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Published August 15, 2000 | Published
Journal Article Open

A Case Study of Ship Track Formation in a Polluted Marine Boundary Layer


A case study of the effects of ship emissions on the microphysical, radiative, and chemical properties of polluted marine boundary layer clouds is presented. Two ship tracks are discussed in detail. In situ measurements of cloud drop size distributions, liquid water content, and cloud radiative properties, as well as aerosol size distributions (outside-cloud, interstitial, and cloud droplet residual particles) and aerosol chemistry, are presented. These are related to remotely sensed measurements of cloud radiative properties. The authors examine the processes behind ship track formation in a polluted marine boundary layer as an example of the effects of anthropogenic particulate pollution on the albedo of marine stratiform clouds.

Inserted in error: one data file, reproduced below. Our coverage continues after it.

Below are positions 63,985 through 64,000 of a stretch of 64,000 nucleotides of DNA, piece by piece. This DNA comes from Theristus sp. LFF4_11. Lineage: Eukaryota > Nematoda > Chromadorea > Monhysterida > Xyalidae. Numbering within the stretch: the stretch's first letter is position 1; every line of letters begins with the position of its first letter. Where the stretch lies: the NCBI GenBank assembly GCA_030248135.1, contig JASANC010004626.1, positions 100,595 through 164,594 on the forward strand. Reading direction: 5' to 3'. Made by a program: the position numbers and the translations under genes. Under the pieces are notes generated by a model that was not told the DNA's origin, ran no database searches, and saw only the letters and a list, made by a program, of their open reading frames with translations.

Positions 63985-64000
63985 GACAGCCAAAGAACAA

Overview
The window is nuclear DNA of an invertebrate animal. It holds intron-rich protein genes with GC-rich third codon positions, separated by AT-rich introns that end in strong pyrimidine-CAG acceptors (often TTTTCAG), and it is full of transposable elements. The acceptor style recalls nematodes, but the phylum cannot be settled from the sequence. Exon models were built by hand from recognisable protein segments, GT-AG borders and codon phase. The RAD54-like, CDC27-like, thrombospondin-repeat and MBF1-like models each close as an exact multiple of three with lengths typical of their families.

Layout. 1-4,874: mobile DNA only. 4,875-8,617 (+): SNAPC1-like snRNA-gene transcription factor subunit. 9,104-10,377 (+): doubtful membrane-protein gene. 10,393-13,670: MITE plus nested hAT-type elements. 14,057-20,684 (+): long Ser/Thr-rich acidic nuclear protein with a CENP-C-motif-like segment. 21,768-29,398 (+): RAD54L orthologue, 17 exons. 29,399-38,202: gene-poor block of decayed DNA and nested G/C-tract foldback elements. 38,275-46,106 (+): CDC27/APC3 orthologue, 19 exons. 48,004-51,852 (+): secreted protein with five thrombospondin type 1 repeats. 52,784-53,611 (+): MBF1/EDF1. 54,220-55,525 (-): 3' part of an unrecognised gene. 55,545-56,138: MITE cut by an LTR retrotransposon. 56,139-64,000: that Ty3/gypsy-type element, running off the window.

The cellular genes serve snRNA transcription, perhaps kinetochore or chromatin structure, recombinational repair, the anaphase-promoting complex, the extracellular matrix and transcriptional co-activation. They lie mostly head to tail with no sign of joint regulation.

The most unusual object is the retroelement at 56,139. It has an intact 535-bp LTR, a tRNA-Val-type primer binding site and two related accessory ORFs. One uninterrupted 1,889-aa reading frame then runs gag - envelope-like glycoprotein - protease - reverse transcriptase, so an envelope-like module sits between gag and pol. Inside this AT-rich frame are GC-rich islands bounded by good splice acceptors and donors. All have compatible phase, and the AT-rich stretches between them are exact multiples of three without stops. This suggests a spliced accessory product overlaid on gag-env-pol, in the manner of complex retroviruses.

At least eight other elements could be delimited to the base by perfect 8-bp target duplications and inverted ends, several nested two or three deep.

Additional Information

© 2000 American Meteorological Society. (Manuscript received July 30, 1996, in final form August 6, 1997) We are indebted to the pilots, captain, and crews of the UW C-131A, the MRF C-130, the NRL airship, and the R/V Glorita for their excellent work during the field campaign. Drs. Wendell Nuss and Chuck Wash at NPS provided valuable forecasting and meteorological analysis during the campaign. This project was funded by the Office of Naval Research. The support provided by Bob Bluth from ONR was indispensable, and the project would not have been a success without his efforts.

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